Applying for your first flat is a huge milestone for many young Kiwis. Whether you’re a student moving out of a shared dorm or a young adult with your first job and keen to fly the nest, leaving your childhood home is a big stepping stone. But before you celebrate your newfound freedom, you’ve got to secure a place to live.
Securing a flat can be difficult, depending on where you live. Student-friendly towns like Palmerston North and Dunedin have plenty of suburbs full of homes rented to students and young people with no problems. However, if you’re moving to a town or city with a more diverse population or want to move away from student accommodation and rent somewhere a bit nicer, the process can be a bit tougher. Older renters often have more disposable income and a history of flatting that you don’t have.
Fear not! The key to finding your first flat in New Zealand is always to be prepared.
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Before considering applying for a flat, get your ducks in a row. Presumably, you won’t be renting a flat on your own. Figure out how many people you will be sharing a flat with and what each person’s budget looks like. With your crew together, you can develop some parameters for what you want. Some questions you’ll need to agree on are:
What’s our maximum weekly budget for rent? You’ll need to figure out the ‘ceiling,’ i.e. the maximum you all agree to, before you start looking for rentals.
How will we split the rent? You can choose to split rent equally or split the rent based on the size of the bedrooms and whether there is a room with an ensuite.
How many bathrooms do we want? If you’re moving in with five other tenants, one bathroom might not be enough.
What locations do we want to look at? Consider suburbs close to workplaces, schools, or the city centre, so you’re not spending time in traffic daily.
Do we need parking, and who gets priority? Decide which flatmates can park on the property or apply for a parking permit. Some cities have limits on how many parking permits each household is allowed. Think about charging for an onsite car park if more than one person has a car.
Once you know what you are looking for, you can go forth and conquer. The more people you have looking for flats, the faster you will find one.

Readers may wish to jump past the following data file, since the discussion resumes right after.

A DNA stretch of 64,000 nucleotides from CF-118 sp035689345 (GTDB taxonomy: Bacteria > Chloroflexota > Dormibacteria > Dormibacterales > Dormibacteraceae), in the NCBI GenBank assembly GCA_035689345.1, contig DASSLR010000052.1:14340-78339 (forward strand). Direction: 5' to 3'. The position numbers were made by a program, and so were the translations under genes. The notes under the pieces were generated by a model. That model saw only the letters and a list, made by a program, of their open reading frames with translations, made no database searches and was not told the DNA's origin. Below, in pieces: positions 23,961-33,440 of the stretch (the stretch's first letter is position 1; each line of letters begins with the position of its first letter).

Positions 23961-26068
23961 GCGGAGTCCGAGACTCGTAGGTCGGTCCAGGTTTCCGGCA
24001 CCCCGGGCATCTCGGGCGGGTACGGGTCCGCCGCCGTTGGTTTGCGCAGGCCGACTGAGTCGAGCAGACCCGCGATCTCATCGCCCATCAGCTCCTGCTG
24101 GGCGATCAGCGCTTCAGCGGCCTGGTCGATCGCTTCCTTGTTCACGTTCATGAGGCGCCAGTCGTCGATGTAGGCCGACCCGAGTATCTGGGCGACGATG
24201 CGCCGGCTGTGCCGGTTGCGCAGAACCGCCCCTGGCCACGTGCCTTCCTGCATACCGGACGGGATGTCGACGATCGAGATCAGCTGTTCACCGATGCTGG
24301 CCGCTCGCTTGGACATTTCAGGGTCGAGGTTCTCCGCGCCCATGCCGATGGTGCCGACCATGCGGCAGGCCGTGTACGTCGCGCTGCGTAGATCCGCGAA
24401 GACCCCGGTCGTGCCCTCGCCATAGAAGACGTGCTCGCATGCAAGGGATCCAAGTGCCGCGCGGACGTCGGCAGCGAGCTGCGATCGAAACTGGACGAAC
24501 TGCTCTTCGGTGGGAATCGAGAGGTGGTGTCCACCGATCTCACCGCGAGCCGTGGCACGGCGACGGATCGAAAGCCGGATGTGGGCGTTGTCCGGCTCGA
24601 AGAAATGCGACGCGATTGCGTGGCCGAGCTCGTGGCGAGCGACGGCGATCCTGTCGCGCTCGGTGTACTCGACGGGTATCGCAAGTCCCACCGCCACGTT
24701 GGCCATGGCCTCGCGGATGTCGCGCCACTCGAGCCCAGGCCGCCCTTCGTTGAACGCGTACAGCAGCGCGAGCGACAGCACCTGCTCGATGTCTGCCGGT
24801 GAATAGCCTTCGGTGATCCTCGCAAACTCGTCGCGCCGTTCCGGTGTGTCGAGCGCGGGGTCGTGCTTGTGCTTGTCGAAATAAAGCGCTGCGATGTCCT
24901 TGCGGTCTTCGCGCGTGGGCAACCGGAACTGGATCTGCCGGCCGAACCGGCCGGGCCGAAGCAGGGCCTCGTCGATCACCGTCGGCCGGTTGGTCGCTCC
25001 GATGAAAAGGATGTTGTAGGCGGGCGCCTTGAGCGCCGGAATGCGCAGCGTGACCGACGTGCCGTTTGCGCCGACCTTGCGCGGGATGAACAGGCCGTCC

You’ve found the ideal flat and want to apply. Don’t be precious about applying for one rental at a time. In New Zealand, it’s illegal to charge tenants any money for viewing or applying for a flat. This means you can apply for as many as you like as long as you have viewed the property. If you’re approved for a flat, the landlord or property manager will ask you to sign a lease. Until you sign the lease, you’re free to decline the property.
Before you’re approved for a property, you’ll need to put your application in. Most property managers want a variety of documentation, including:
References from each flatmate - professional and personal
Proof of income - so they know you can make rent each week
Identification - a driver’s licence, 18+ card or passport
Previous rental history - if you have it
The rental market can be competitive. If you don’t have any rental history, don’t worry. One way to make your application stand out is to type and get personal references for each flatmate.
This could be as simple as a one-paragraph reference from a manager, lecturer, or person in your community that can vouch for you. Ideally, the paragraph will talk about your positive attributes, like how punctual, tidy, or responsible you are. Print this information out on paper and hand it to the letting agent. While you’ll often be asked to apply for a property online, your application will still stand out.
Tip: Make sure you ask before putting someone down as a reference. It’s best practice (and kind) to ask permission!
There are pros and cons to putting all tenants on the lease. If you have lots of flatmates, putting everyone on the lease can be a pain when people move out. You’ll have to sign new paperwork to remove their name and add a new flatmate. On the other hand, everyone is responsible for the physical state of that flat.
It’s always a good idea to nominate someone as the head tenant, regardless of who is on the lease. This way you have one point of contact for dealing with the property manager. As they are responsible for communication and ensuring things get done (i.e. rent is paid on time, passing on information, reminding the rest of the flat about inspections etc.) they should get the first pick of the bedrooms too. They should get the final say when it comes to making decisions.
Most flats tend to put more than one person on the lease, so that the responsibility is shared between a few tenants.
While looking for a flat, remember that you don’t have to settle for a poorly maintained flat that lacks the security you need to feel safe in your home. At the viewing, look out for:
Heating: It’s now a Healthy Home standard that all homes have fixed heating in the living areas. Make sure there is a radiator or heat pump that works. A fireplace, portable heater or fan heater does not meet regulations.
Smoke alarms: The law states that there must be smoke alarms in every bedroom and within three metres of any entranceways.
Ventilation: Your kitchen and bathroom must have an extractor fan for smoke and steam.
Check for damage: It’s up to you how much damage is acceptable. Most rentals will have minor wear and tear to walls, floors and benchtops. Just make sure you take photos of these scuffs and scrapes before you move in.
Consider the neighbourhood: Even if you are obeying noise regulations, some neighbours will take issue with young people playing music in their backyard to having regular gatherings. While it’s not always justified, moving to the CBD, a city fringe suburb or a student-friendly area might be a better option than a quiet residential street.
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